Anyone heard that song floating around lately where the artist writes a letter to himself at age 17 to reassure him that his future self turned out alright?
Even if not, you might enjoy this post.
You see, I did it backwards. I wrote a letter to my future self on October 29, 1994. I was 19 years old, writing to the person I would be at 34. I sealed it and wrote on the envelope not to open until June 11th, 2009. Well, even though I was supposed to wait another whole year, I opened and read it the other day.
I wrote about what I hoped to have in my life, my dreams and aspirations, what consumed my mind at the time.
So, here is an excerpt:
I don't know what kind of person you have evolved into. I can only say what I, the 19 year old Heather hope to have in my future. Hopefully you have your ultimate dream of children, but I hope you didn't forsake your other dreams for immediate fulfillment. As a 19 year old you were confused. There were so many choices, so many different ways to start your life, you were so scared to take a wrong step as the first one. You knew, at 19, that ultimately your dream was to help people, but you couldn't figure out how to make that happen.
Maybe now, in 2009, you have achieved what your soul had planned for you. Hopefully you have awakened to the belief that you can create your own life exactly the way you want it to be, regardless of outside beliefs and pressures. Hopefully you are your own unique person, allowing no pressures from others to sway your beliefs and knowings. Do you have your ultimate fulfillment yet? The one I search for now, in 1994? Is the world still the same in 2009? Are there still wars--both outside between countries and inside each person on the planet? Who did you marry? How many beautiful children do you have?
I sat there with this letter for some time. I was thinking back on who I was then and how the world seemed to me from that young perspective. I can picture myself sitting at my desk in my room, gazing out the window as I wrote this letter. I know that at the time, I was a manager of a small children's boutique in the mall and really enjoyed my job, but was starting to desire something more. My heart was yearning for a direction for which there were no signs pointing the way. I was entertaining the thought of going to school, or maybe had already begun the first semester of college--hence the confusion. I know that I was dating, but nothing serious. I remember wanting a child so badly that it consumed my thoughts almost on a daily basis. I would wander through the children's sections of department stores, go to the baby store and run my hands over the soft blankets and sleepers. (Once I even purchased a tiny blue sleeper that I kept tucked away until I had my first son)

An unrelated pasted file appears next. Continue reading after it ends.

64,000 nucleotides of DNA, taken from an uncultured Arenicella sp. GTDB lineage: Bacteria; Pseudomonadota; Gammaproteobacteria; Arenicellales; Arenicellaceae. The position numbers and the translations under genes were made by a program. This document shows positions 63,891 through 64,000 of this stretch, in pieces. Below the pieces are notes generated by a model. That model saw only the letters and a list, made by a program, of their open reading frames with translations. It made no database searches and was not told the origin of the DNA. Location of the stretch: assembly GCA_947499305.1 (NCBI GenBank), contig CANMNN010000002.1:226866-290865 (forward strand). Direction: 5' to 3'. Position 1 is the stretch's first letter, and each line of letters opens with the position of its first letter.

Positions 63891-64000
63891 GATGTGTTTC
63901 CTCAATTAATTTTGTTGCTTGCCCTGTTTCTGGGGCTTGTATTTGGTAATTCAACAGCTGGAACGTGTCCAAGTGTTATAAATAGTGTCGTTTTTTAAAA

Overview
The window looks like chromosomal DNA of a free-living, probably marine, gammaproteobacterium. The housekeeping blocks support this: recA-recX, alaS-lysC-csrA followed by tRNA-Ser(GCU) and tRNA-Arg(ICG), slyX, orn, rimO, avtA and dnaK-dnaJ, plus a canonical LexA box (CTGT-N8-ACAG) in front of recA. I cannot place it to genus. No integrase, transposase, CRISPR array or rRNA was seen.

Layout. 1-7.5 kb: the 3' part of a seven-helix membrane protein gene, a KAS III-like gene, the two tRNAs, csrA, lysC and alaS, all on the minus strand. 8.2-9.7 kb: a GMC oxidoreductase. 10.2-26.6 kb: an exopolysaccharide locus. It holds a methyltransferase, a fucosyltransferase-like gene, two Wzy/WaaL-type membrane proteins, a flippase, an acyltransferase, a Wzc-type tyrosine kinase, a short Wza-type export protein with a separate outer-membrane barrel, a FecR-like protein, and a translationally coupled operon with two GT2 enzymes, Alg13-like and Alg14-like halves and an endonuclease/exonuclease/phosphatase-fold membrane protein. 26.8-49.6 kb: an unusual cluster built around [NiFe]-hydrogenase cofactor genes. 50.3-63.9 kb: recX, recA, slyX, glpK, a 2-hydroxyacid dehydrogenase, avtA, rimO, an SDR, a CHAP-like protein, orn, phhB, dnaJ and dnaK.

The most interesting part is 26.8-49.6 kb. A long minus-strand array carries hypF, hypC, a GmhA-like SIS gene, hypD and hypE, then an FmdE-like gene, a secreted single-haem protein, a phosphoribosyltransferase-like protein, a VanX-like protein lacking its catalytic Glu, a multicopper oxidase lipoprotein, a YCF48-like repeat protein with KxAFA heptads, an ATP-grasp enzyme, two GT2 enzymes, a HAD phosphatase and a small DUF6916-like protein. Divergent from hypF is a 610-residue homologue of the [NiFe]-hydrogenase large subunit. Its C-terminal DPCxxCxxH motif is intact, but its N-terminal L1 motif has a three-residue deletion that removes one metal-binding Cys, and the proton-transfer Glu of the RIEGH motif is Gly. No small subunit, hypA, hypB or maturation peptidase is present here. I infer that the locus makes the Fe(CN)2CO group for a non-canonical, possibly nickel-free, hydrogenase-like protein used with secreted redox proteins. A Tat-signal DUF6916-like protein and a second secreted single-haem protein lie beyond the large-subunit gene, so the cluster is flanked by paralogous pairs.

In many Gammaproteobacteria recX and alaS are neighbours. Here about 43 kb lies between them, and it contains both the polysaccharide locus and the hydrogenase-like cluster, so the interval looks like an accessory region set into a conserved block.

Sitting here now, almost 33 years old, I wonder if I robbed myself of those carefree years by trying to grow up too fast. I hear people talk about their twenties and how it is a time for mistakes, playing, and just simply time for self-discovery. Throughout my adolescence I was very unsure of myself, as most of us are during those worrisome years. So many changes, so much to think about.
In retrospect, I guess I was a typical 19 year old wrestling with the huge questions and decisions that seem to never have any real answers.
If I were to write back to myself though, I would have to say that I am reaching my goals, though not necessarily in the order I may have had planned for myself 15 years ago.
I would be pleased to know that I now have 4 children; I know that back then, knowing that I would have children someday would have been a great source of comfort. But, in some ways, I think I did forsake other dreams to have my children and perhaps the timing wasn't the greatest. I mean, I didn't want to be a single parent and to have to struggle to give my children a good life. I brought these children into the world for instant gratification in some ways, because I just couldn't wait any longer and once that train left the station it was gone for good. Thee is no going back once you have become a mother and some choices are now along a different set of tracks, out of reach.
I would tell myself to play a while longer. To focus on myself and to not be afraid that I would take a wrong step. To not be so careful for it is in the times of personal release that we learn about ourselves. To just live one day at a time and not place so much worry on the future at such a tender age. I would reassure myself that things would work out, that the path for my life would reveal itself in due time.
" There is no prescribed way for everyone; there is just your way for NOW, until you choose another".